Friday’s Looks, Listens, and Reads (4.06.14)

Friday’s Listens, Looks, and Reads will be published either weekly or bi-weekly most Friday mornings, with articles, essays, videos, and sites that are about the Black experience (which is diverse) for you to check out.

**If you have enjoyed the articles listed, comment below! If you have an suggestion for an article you have read and like to share with us, please email us!**

Articles, Op-eds, and Essays:

A long read from The Atlantic on the perception of struggles between people of different races and how to deal with it. Excerpt: “People who take a strict binary view of culture (“culture of privilege = awesome; culture of poverty = fail”) are afflicted by the provincialism of privilege and thus vastly underestimate the dynamism of the greater world. They extoll “middle-class values” to the ignorance and exclusion of all others. To understand, you must imagine what it means to confront algebra in the morning and “Shorty, can I see your bike?” in the afternoon. It’s very nice to talk about “middle-class values” when that describes your small, limited world. But when your grandmother lives in one hood and your coworkers live another, you generally need something more than “middle-class values.” You need to be bilingual.”

Another article from The Atlantic on the overwhelmingly negative effects of the stop-and-frisk policy on African-American men. Excerpt: “Many have noted that stop-and-frisk practices hinder important constitutional values: the liberty to walk freely down the street; the reasonable expectation of privacy against unjustified invasion of one’s person by government officials; and the equal protection of the laws. But even the best-intentioned white writers often gloss over the actual human impacts of these encounters. Now and again, an individual white elite will have an experience that personalizes this principle of individualized suspicion.”

An op-ed from From Harriet on a mother’s journey to teach her son how to love himself and to appreciate his own blackness. Excerpt: “He was right.  We are drawn to people and aesthetics almost biologically.  At times, our attraction to another human being can be quick and palpable with little thought to race and some would say, even gender.  It wasn’t so much that I was concerned about my son’s “attraction” to the red- head.  Whether my son ends up with a white woman, black woman, white man or Hispanic man, I’m Team Happy.  Happiness is my biggest dream for my son.  I was more concerned with what finding the black girl less attractive said about how he felt about himself. ”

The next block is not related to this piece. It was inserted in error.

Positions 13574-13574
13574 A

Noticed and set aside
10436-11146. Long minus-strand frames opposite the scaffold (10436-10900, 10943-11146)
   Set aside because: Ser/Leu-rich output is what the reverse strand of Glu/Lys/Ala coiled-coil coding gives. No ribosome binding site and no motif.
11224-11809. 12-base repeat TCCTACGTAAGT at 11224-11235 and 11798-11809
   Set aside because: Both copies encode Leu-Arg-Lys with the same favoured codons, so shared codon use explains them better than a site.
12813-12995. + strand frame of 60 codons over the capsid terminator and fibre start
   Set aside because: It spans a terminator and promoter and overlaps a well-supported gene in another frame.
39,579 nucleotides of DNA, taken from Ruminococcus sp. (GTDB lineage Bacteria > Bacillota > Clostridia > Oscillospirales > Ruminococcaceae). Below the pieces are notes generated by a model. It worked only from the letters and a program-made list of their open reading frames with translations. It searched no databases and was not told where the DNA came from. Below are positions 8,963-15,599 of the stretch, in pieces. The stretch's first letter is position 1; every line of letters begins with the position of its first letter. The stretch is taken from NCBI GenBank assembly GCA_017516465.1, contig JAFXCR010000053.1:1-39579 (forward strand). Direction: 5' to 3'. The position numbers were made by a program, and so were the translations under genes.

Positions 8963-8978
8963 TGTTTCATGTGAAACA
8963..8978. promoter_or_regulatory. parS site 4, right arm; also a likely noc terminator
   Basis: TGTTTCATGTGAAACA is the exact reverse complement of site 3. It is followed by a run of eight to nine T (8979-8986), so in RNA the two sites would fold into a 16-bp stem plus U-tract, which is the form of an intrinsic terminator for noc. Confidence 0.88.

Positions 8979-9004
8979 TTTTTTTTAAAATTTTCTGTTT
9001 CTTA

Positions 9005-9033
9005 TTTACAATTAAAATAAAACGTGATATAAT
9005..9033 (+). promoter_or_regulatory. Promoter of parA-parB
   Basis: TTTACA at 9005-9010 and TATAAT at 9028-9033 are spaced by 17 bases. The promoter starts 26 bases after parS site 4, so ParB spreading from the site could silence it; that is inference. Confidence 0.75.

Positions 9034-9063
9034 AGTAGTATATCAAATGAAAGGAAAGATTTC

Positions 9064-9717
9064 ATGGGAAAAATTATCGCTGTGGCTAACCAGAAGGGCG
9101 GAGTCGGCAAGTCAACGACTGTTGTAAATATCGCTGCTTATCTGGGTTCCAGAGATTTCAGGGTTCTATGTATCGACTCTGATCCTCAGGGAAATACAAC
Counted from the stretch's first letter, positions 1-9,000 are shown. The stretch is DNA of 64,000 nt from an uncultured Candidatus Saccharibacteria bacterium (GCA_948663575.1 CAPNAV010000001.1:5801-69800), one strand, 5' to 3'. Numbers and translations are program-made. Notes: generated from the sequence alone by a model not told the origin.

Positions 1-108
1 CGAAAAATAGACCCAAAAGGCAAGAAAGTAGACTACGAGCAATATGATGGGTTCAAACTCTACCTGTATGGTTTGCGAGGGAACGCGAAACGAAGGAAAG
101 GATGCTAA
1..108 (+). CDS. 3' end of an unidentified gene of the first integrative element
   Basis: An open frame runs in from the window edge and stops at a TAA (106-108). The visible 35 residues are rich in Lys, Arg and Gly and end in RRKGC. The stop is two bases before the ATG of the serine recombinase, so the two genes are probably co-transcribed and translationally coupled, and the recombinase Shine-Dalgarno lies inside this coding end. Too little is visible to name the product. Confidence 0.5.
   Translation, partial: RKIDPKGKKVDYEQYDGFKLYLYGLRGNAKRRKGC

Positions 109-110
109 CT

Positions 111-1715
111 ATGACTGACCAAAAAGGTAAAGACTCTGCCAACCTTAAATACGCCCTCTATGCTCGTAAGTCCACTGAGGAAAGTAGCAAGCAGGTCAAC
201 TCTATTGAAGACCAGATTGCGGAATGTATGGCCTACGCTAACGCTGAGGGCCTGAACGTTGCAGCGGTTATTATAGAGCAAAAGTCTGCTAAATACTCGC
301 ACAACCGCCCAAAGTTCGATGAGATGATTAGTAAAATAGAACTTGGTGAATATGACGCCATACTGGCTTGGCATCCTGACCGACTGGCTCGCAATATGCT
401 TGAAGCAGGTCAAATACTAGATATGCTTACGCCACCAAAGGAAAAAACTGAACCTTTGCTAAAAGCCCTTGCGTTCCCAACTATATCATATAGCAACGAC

Another article from From Harriet on how reproductive rights, including the right to have an abortion, are vital for Black women in America. Excerpt:Pro-death, anti-abortion public policy and protest are a form of race, class and gender warfare disguised as religious morality crusades to “protect” innocent “babies”. Challenging the abortion as “black genocide” billboard campaign mounted by right wing foundations a few years ago, reproductive justice activist Loretta Ross said, “We decided to have abortions. We invited Margaret Sanger to place clinics in black neighborhoods. We are part of the civil and human rights movement. We protected the future of black children, not our opponents.” Despite their high levels of religiosity, a solid majority of African Americans support safe and legal access to abortion. And African American women have the highest rate of abortion amongst all groups of American women. The reasons are not mysterious—black women are disproportionately poor, under-employed, single and living in highly segregated communities with limited health careaccess which have borne the brunt of the economic depression. Due to slavery and the violent legacy of Jim Crow, black women have a history of coercive control over their reproduction. Thus abortion is an essential right in a white supremacist capitalist economy that neither supports nor values women of color and their children.

An op-ed from The Nation on “black rage”. Excerpt: “Emancipation was supposed to be enough. “Separate but equal” was supposed to be enough. Brown v. Board of Education was supposed to be enough. The Civil Rights/Voting Acts were supposed to be enough. Affirmative action was supposed to be enough. A black president is supposed to be enough. Yet, here we are, facing mass incarceration, food insecurity, chronic unemployment, the erosion of the social safety net, income inequality, housing discrimination, police brutality and the seemingly unending deaths of our young people at the hands of police and armed vigilantes. Pardon the “profound gloom.”What some call depression or pessimism, I would call impatience and rage. Our impatience and rage is what has produced progress. That we are still impatient and angry reflects not black people’s failing but how far America still has to go.”

A long read from Buzzfeed on Jordan Davis’ life and last days. Excerpt: He worked hard to convince the kids at Marietta that he wasn’t the “weird, homeschool kid” according to his mom. He would always say, “I want everyone to know who I am. I want to be friends with everybody.” And now that he was friends with everybody (“the jocks and the skinny-jeans kids too,” according to Lucy), he had to up and leave Marietta for Jacksonville and another new school, Wolfson High.”

Thanks for reading!

Next week, Friday the 11th, will be the final installment of Friday’s Looks, Listens, and Reads for the semester.

 

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